The energy information website E & E Publishing Inc. reports on the linkages between lifting the 1970’s crude petroleum oil export ban and Jones Act relief for the oil industry. The author predicts based upon those whom he interviewed, that as the US Congress comes closer to serous consideration of lifting the crude export ban, the linkages to the Jones Act will become more apparent. Key excerpts: With a growing body of research backing their economic and security arguments, supporters of ending the crude export ban are growing increasingly confident about the legislative prospects of repealing what they call an antiquated policy. But there’s another aspect of the export debate that has gotten less attention — one that requires lawmakers to tread carefully to avoid stirring up long-simmering discontent over a statute that predates even the 1970s-era crude export ban. That law is the Jones Act, which was signed in 1920 by President Woodrow Wilson and requires that commodities move between U.S. ports only on American-built and -owned vessels operated by crews that are three-quarters U.S. citizens. A host of industry sectors have long complained about the costs the Jones Act imposes on intra-country shipments, but the clout of the domestic shipbuilding industry and coastal lawmakers has kept the law intact. With the domestic oil and gas boom, the familiar Jones Act complaints have resurfaced in recent years, exacerbated by the lack of infrastructure for moving energy supplies to market. The Jones Act prompted a mini war of words last year between refiners and shipbuilders, when Charles Drevna, who was then president of the American Fuel & Petrochemical Manufacturers,...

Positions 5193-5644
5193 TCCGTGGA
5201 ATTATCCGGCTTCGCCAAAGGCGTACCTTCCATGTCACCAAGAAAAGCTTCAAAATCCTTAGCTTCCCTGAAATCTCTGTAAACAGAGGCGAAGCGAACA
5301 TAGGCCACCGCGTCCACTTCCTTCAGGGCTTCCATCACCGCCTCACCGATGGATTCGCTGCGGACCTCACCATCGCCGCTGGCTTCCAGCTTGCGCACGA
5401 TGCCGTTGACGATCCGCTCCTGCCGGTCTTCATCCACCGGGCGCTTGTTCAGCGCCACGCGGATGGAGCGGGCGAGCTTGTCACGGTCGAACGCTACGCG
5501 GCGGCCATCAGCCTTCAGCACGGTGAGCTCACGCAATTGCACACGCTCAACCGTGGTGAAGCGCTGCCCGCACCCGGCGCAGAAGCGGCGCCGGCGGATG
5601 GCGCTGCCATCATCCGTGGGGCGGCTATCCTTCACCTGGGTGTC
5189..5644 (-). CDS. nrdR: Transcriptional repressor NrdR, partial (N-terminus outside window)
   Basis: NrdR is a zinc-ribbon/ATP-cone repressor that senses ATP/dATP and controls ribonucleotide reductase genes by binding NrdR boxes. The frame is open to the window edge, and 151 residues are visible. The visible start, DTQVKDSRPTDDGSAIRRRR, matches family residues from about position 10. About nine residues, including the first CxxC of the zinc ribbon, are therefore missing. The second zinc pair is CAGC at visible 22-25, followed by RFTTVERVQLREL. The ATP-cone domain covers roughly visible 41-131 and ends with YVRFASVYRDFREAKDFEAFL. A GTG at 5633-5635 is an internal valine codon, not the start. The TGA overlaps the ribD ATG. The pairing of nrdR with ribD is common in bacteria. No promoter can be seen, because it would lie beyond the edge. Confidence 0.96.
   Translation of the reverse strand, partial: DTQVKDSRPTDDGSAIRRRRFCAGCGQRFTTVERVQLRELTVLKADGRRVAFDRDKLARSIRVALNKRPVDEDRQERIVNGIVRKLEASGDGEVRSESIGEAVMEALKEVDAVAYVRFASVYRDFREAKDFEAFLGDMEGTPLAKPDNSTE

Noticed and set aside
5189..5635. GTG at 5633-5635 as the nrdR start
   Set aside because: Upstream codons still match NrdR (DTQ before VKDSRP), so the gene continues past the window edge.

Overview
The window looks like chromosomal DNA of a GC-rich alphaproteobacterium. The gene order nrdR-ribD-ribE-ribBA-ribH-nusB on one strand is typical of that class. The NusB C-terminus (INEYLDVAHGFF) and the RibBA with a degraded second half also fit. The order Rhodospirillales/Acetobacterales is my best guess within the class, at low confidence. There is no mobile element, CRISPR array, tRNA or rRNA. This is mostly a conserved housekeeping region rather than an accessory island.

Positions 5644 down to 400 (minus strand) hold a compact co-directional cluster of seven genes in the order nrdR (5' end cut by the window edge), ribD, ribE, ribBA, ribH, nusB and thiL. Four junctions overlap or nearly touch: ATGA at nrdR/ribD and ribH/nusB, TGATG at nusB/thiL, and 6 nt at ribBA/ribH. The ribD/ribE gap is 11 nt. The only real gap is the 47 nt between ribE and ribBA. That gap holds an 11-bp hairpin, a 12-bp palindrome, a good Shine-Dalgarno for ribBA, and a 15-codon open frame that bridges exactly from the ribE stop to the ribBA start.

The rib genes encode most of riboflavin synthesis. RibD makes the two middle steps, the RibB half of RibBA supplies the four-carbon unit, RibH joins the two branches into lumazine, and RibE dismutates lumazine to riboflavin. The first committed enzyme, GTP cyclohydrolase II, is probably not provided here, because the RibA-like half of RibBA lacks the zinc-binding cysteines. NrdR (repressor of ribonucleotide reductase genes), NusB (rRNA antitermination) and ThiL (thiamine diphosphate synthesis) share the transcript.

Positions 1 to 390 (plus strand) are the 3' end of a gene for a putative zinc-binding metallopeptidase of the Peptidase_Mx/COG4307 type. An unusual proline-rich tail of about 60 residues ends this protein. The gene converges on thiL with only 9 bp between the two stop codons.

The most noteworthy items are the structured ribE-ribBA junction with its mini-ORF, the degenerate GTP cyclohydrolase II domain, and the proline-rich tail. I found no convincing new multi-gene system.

Post-Employment Benefits Are King